When successful, viscosupplementation can provide knee osteoarthritis pain relief for 3 months or even a year, with the greatest pain relief typically found between 5 and 13 weeks. During this period, one study found3, patients showed a measured average improvement in pain of 11 to 54% and improvement in function of 9 to 15%, similar to the typical effects of NSAID medication.

While viscosupplementation works for some knee osteoarthritis patients, it is not a surefire treatment for everyone. One large study published in 2012 questioned the usefulness of viscosupplementation altogether. However, most physicians still consider it a useful treatment option, to be used when other methods of non-surgical pain relief have failed to provide sufficient pain relief.

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Can Viscosupplementation Treatment be Repeated?

When the pain relief wears off, patients may get another series of injections. Doctors and insurance companies typically require at least 3 months in between the initial injection and the second round of injections.

Viscosupplementation treatments can be repeated one or more times but may not work indefinitely. Osteoarthritis is likely to progress, and over time a patient may find viscosupplementation injections no longer provide adequate pain relief.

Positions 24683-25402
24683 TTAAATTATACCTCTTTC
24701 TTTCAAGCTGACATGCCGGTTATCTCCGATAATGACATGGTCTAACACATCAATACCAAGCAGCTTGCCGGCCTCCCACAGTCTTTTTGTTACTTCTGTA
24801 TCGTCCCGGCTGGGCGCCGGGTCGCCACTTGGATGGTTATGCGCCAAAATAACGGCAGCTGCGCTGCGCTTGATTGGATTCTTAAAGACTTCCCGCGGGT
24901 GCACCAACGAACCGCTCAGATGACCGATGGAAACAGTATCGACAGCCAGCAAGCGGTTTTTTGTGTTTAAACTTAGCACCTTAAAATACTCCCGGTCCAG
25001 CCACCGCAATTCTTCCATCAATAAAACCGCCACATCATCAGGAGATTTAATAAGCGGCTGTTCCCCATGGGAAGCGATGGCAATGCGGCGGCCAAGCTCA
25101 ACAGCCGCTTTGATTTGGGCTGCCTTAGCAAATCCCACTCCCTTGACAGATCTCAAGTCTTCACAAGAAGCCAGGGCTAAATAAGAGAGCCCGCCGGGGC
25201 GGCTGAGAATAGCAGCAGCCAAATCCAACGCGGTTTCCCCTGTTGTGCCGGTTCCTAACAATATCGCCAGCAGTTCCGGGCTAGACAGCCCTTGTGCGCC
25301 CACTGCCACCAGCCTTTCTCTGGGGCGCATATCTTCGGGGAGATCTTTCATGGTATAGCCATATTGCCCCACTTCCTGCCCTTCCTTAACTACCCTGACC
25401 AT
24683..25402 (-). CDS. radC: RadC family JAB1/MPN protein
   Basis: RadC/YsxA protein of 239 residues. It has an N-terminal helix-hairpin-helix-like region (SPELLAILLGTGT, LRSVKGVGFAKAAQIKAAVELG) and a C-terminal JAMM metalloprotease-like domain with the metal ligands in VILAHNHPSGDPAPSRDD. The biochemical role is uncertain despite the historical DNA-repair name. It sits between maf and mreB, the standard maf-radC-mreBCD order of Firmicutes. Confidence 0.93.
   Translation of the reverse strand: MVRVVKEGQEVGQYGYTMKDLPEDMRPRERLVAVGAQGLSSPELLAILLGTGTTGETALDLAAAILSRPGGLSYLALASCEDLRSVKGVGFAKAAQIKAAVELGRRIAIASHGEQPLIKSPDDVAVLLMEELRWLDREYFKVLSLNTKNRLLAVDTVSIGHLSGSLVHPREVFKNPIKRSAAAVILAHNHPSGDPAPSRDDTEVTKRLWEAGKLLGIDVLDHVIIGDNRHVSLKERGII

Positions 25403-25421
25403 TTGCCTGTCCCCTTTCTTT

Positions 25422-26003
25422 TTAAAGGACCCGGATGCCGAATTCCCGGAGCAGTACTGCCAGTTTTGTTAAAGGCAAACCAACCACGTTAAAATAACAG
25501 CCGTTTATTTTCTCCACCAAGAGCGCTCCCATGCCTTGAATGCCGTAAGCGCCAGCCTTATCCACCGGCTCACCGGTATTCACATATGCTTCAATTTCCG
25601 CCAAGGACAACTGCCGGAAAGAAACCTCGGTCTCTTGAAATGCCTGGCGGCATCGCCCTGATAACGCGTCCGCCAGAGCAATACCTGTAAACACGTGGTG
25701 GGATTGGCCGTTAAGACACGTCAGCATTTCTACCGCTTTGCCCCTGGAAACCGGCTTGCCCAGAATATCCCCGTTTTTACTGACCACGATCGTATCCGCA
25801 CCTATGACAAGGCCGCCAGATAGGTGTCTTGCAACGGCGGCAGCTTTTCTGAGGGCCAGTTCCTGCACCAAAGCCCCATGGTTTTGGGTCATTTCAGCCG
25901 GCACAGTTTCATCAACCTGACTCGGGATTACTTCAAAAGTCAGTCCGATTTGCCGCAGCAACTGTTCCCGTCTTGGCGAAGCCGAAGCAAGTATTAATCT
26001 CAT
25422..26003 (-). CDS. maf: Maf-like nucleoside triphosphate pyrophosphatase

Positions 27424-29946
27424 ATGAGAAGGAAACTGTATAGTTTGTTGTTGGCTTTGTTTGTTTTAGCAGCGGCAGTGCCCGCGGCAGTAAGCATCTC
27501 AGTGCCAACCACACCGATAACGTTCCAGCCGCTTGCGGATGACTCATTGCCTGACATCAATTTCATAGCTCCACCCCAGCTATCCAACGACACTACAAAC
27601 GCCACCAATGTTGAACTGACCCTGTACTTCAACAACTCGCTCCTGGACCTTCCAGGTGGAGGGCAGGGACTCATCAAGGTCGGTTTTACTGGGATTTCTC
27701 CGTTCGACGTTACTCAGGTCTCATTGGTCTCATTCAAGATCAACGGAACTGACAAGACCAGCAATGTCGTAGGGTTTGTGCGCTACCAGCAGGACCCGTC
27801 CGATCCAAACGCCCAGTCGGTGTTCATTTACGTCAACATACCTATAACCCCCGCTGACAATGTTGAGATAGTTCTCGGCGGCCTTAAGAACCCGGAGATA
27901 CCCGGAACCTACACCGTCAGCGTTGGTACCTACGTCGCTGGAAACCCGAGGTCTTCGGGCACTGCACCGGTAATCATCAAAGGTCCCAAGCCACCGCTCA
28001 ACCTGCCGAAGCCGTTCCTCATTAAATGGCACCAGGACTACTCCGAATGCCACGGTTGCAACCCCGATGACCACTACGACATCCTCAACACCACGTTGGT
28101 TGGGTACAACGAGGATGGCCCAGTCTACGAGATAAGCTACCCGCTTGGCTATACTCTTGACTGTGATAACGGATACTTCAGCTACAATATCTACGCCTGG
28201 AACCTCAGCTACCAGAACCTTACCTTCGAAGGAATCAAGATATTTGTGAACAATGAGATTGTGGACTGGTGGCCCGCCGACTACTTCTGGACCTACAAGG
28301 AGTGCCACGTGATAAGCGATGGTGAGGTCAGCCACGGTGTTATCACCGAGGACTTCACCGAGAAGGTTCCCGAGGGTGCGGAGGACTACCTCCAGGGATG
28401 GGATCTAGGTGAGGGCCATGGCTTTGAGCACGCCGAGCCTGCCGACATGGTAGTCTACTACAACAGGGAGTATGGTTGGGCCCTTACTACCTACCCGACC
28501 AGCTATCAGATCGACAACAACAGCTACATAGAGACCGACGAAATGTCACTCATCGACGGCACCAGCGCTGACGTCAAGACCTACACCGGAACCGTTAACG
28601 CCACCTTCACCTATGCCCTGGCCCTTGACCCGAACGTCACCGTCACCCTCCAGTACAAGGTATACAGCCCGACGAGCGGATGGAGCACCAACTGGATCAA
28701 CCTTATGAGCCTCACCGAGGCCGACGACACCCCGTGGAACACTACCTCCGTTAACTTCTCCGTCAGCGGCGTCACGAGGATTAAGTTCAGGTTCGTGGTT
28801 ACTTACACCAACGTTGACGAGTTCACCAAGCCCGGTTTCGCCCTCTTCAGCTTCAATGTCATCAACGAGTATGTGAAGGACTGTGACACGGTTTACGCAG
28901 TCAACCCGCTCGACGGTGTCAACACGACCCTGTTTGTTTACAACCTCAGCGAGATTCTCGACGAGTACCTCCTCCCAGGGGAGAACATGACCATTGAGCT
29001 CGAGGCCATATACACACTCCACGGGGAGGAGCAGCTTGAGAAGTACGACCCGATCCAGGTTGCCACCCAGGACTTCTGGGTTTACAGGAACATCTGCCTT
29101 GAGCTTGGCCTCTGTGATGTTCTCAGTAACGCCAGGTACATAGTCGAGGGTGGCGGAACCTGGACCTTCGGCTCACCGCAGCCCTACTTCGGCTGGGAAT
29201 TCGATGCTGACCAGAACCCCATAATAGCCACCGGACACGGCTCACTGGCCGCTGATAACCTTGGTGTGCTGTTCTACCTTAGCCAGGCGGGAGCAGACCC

If the initial knee injection series does not provide meaningful pain relief, subsequent injections are not likely to provide pain relief and are not recommended.

Hyaluronic Acid Versus Hylans

Hyaluronic acid, which is naturally found in joint fluid, is sometimes referred to as hyaluronan, hyaluronate or HA.

Substances called hylans are derivatives of hyaluronic acid, meaning the two are chemically similar. The term viscosupplementation includes hyaluronic acid as well as hylan injections. Both types of injection therapies aim to decrease pain and improve joint movement.

Current clinical research does not show either type of injection providing better pain relief over the other.


  1. Bellamy N, Campbell J, Robinson V, Gee T, Bourne R, Wells G. Viscosupplementation for the treatment of osteoarthritis of the knee. Cochrane Database Syst Rev. 2005 Apr 18;(2):CD005321. Review. Update in: Cochrane Database Syst Rev. 2006;(2):CD005321. PubMed PMID: 15846754.